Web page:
How can I gather the information to build a tech product strategy?
A good tech product is derived from the guidance of a good business strategy. Building a business strategy needs good analysis tools. There’s loads to choose from so we’ve picked some oldies but goodies and some newer tools here too, all of them helping you get the info you need to make the informed decisions needed to get off on the right foot.
Let’s start right at the beginning.
The fundamentals of business strategy
What is our role as a strategist?
The fundamental principle of business strategy is that in a perfectly competitive market, no firm can realise an economic profit. This means that in a commercial environment a market inefficiency must exist for us to make money.
Our job as a strategist is to find that gap and exploit it.
What is the ‘strategy schema’?
There is a ‘schema’ for a business strategy. It is Mission + Plan + Action.
Mission: This is the firm’s purpose, the reason it exists.
Plan: This is how we intend to achieve the mission, how we position ourselves and how we make the most of our capabilities and resources to do so.
Action: What we are going to do about it. This can be a new product, a new approach to problem solving, build or buy, improving the value chain, etc.
Imagine these in a three circle Venn diagram. Defining these elements of the schema helps us alleviate the ultimate challenge of finding the most valuable competitive position for us – the sweet spot at the centre of it.
Understand the environment around us
A strategy is pretty much always about finding competitive advantage. Makes sense as we work in a competitive environment, albeit one we can’t have control over. Though we can’t possibly know what all our competitors are up to, we can analyse it. And there are simple tools for that, which aren’t new, but have stood the test of time. Let’s look at four of them. SWOT, PESTLE, Competitor Analysis and Five Forces.
SWOT stands for Strengths, Weaknesses, Opportunities, Threats. It’s a classic framework, nearly 50 years old, that helps us establish our position really quickly. See it as an overarching framework, or simply a good place to start your analysis.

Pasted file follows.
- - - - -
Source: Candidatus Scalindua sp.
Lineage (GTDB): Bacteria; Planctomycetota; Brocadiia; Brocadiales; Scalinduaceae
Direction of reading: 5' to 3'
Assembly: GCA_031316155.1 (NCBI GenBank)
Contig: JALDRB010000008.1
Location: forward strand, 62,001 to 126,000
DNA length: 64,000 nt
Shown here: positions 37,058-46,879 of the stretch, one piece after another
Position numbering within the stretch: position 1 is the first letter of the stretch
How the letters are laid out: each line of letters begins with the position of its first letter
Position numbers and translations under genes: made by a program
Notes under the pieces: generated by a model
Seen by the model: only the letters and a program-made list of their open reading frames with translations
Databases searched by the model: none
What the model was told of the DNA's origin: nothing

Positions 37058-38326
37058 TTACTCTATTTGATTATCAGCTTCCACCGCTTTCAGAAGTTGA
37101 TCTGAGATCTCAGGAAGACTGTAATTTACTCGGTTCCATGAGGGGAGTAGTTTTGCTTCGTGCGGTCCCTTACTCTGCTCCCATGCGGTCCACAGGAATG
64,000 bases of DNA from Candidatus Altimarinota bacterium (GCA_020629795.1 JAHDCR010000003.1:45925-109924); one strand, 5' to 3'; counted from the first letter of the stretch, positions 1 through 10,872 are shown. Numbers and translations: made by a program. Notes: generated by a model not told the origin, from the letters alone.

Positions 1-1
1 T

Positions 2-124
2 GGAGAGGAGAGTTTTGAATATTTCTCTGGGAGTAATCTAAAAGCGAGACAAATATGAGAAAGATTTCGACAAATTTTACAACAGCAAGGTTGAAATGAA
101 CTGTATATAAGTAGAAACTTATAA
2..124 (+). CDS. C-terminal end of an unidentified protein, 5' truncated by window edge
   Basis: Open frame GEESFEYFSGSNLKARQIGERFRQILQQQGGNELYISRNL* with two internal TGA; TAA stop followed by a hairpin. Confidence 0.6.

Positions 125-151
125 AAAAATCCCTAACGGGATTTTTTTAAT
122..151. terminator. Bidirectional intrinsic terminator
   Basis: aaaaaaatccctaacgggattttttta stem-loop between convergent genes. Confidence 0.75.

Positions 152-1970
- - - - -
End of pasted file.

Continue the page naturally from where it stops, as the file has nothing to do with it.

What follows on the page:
|StrengthsWhat do we do?
What are we good at?
What don’t we do?
What advantage do we have?
What could work against us?
PESTLE stands for Political, Economic, Social, Technological, Legal, Environmental. Again, it’s a simple tool to help us work out what’s going on in all of those areas. A great way to use it is to imagine yourself in a year’s time, looking back and noting all the things in those categories that were either an advantage or disadvantage. Simply completing this helps us to navigate what may happen next and shape our thoughts and progress.
A competitive environment is, well, competitive. It’s will be hostile and you need to prepare. Even basic research on your competitors is useful in helping shape your thoughts or actions.
Company Performance Vision Strategy Capability Offerings
The information you have gathered so far can now be enhanced in another incredibly useful tool, Five Forces. This tool helps us consider the competitive environment and the profit potential in a chosen market segment. This is about understanding the structure of the industry and the potential gains we may make in it. Jumping straight in to Five Forces isn’t advised as the conversations you will have using SWOT, PESTLE and Competitor Analysis all lead to enriching the five forces conversation.
It’s worth remembering that the five forces are indicating the future prospects for profitability in a certain industry.
The Five Forces are:
Threat of Entry
Will a new entrant be able to be able to join your market and destabilise you?
Threat of Substitutes
Can your product for service be easily substituted for another?
Bargaining power of buyers
Consumers have more power when there more alternatives and low switching costs. In a monopsony, a situation where there is only one buyer, that buyer has a lot of influence.
Bargaining power of suppliers
Fewer alternatives mean the suppliers have power of the consumer. Companies with no competitors monopolise the market.
Intensity of rivalry
Counter-intuitively, rivalry goes down when the number of competitors are small. The more competitors, the more rivalry there is.
Using a canvas
So far, we have been gathering basic competitor information to help us understand the competitor landscape and where we might fit in.
As tech product professionals we need to be identifying and solving problems, so even though competitor and landscape analysis is crucial and shouldn’t be missed out, bring it together is vital for this, the best tool is a canvas.
There are a few types of route you can take here.
The Lean Start-Up Canvas, popularised by Eric Reiss is great at helping you understand how to appeal to investors for an idea, get alignment and get and get started. There are lots of versions, but the one over at LeanStack is a good starting point.
Strategyzer promotes both a business model and a value proposition canvas which are great used together to help use the data you have to manage strategy or understand the core challenges for your business.
A good business strategy is as important as ever. You will need one to build a great tech product. The quality of the information you collect is directly proportional to the quality of the informed decisions you can make.
There are some great older tools, like SWOT and Five Forces that shouldn’t be skipped.
There are some brilliant tools, like canvasses, that bring a new dimension to strategy.
You still need a strategy to help drive a tech product vision.
Inspect and adapt is still the name of the game.
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